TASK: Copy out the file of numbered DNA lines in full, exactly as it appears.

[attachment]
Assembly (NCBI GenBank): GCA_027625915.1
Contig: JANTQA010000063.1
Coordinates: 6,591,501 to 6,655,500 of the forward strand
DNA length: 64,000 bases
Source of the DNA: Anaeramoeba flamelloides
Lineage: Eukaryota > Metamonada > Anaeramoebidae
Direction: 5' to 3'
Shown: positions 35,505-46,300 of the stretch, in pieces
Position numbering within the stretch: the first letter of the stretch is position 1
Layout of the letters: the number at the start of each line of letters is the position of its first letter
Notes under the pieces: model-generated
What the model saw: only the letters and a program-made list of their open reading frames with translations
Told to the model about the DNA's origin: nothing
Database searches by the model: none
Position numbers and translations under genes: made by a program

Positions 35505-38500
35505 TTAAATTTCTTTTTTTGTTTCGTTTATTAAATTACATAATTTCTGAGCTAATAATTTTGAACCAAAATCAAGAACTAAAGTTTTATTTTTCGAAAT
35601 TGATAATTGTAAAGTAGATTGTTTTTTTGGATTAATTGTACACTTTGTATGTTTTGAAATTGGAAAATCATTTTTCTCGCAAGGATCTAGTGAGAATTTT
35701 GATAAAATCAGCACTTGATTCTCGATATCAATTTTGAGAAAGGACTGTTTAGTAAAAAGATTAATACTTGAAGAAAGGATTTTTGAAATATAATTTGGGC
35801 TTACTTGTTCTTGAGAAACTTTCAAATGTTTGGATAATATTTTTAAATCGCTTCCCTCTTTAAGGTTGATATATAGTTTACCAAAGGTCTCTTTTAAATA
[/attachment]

Assembly (NCBI GenBank): GCA_027625915.1
Contig: JANTQA010000063.1
Coordinates: 6,591,501 to 6,655,500 of the forward strand
DNA length: 64,000 bases
Source of the DNA: Anaeramoeba flamelloides
Lineage: Eukaryota > Metamonada > Anaeramoebidae
Direction: 5' to 3'
Shown: positions 35,505-46,300 of the stretch, in pieces
Position numbering within the stretch: the first letter of the stretch is position 1
Layout of the letters: the number at the start of each line of letters is the position of its first letter
Notes under the pieces: model-generated
What the model saw: only the letters and a program-made list of their open reading frames with translations
Told to the model about the DNA's origin: nothing
Database searches by the model: none
Position numbers and translations under genes: made by a program

Positions 35505-38500
35505 TTAAATTTCTTTTTTTGTTTCGTTTATTAAATTACATAATTTCTGAGCTAATAATTTTGAACCAAAATCAAGAACTAAAGTTTTATTTTTCGAAAT
35601 TGATAATTGTAAAGTAGATTGTTTTTTTGGATTAATTGTACACTTTGTATGTTTTGAAATTGGAAAATCATTTTTCTCGCAAGGATCTAGTGAGAATTTT
35701 GATAAAATCAGCACTTGATTCTCGATATCAATTTTGAGAAAGGACTGTTTAGTAAAAAGATTAATACTTGAAGAAAGGATTTTTGAAATATAATTTGGGC
35801 TTACTTGTTCTTGAGAAACTTTCAAATGTTTGGATAATATTTTTAAATCGCTTCCCTCTTTAAGGTTGATATATAGTTTACCAAAGGTCTCTTTTAAATA